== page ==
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This bit has always been the bit that I can't get over because it seems to me that QCOM is betting the farm on being a monopoloy supplier of 3G IP and dominant supplier of chipsets. This concerns because of the previous data world examples (Token-ring vs Ethernet would be the most relevant) where a dominant IP holder essentially killed the market in one varient by maintaining excessively high prices while a competeing technology with no IP licensing problems was able to cost reduce technology to the poitn where there was no competition in price/performance.

DD, I am not familiar with the details of the ethernet example, but I seriously doubt CDMA will be choked off by "monopolistic" high prices even if CDMA becomes the predominant standard, in its various flavors, of the entire world. First, the cost of the IP itself is modest in relation to the cost of providing CDMA wireless service. This modest royalty is the only component of the CDMA value proposition that constitutes a monopoly and that is under QCOM control. The key is that CDMA provides economies, through efficient use of spectrum, that go well beyond the modest licensing and royalty fee. Sure, any technology can get disrupted, but I seriously doubt that CDMA will be displaced solely because of the cost of the IP. QCOM does not have the power to keep overall CDMA service prices so high as to make the service unattractive.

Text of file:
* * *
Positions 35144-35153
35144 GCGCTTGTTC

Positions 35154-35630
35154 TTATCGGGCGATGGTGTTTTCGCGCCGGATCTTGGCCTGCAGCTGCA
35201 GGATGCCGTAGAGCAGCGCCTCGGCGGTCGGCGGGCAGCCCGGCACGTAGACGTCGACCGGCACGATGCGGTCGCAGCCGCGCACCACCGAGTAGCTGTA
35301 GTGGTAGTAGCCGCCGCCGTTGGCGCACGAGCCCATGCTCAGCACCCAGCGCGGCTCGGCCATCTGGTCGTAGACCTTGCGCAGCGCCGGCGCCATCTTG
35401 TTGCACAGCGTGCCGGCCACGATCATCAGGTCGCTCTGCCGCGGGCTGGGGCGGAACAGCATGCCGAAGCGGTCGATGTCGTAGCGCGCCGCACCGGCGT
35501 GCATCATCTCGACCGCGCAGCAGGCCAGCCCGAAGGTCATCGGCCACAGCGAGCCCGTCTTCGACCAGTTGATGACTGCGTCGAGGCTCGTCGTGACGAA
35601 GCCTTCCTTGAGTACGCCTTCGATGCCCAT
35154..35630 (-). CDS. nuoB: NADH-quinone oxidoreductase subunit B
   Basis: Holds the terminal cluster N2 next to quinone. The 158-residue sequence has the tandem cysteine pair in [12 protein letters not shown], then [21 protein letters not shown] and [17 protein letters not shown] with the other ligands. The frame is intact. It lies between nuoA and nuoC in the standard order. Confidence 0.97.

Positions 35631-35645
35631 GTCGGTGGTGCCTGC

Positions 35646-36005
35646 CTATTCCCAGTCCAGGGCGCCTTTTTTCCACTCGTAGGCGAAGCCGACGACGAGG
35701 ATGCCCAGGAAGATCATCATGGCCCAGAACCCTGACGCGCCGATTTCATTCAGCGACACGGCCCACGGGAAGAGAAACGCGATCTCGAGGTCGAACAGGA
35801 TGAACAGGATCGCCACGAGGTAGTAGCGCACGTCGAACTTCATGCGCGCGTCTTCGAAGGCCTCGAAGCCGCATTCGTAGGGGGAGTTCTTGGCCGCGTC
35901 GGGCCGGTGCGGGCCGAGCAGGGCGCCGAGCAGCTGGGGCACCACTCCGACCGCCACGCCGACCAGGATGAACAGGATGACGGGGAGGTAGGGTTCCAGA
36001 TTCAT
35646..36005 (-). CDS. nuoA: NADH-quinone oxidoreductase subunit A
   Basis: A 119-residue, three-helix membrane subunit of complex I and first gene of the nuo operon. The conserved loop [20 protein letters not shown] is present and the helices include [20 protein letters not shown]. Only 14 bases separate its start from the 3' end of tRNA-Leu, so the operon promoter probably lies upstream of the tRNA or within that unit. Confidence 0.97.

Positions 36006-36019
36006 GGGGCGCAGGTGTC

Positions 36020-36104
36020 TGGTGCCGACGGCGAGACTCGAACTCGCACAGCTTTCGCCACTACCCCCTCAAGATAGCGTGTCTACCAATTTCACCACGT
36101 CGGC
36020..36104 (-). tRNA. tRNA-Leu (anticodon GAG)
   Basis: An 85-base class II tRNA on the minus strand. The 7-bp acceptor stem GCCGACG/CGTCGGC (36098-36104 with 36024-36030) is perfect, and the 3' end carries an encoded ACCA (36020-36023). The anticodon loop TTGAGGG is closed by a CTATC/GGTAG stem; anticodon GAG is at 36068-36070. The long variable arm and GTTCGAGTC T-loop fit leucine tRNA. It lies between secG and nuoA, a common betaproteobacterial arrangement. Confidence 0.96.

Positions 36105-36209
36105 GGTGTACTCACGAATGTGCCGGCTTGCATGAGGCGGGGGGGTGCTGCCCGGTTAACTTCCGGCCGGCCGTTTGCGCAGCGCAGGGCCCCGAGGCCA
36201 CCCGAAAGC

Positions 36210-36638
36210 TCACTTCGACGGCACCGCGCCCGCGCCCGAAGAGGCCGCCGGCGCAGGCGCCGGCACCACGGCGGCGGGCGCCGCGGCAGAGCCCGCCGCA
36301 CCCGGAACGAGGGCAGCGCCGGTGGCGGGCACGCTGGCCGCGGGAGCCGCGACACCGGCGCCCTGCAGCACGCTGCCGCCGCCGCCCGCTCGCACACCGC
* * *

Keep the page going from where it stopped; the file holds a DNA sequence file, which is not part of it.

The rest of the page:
Second, competition among CDMA handset manufacturers and among service providers will be as fierce as it is today, and the competition will keep CDMA prices reasonable. And while QCOM will be collecting their royalty, they will continue to contribute to the CDMA value proposition through ASICs having attractive price-performance characteristics.

Others have been trying for years to develop alternatives to CDMA for the 3G world. I think time has run out for the next generation.

I am not trying to trivialize the risk of disruption to CDMA technology. I'm just saying that QCOM only has monopolistic power on the cost of the IP, and that this cost is small compared to the overall cost of CDMA service. Competition will continue to be fierce among all CDMA participants. A disruption to CDMA, if and when it happens, will not occur because the CDMA service based on QCOM IP is offered at such a high price as to encourage others to get out from under it.


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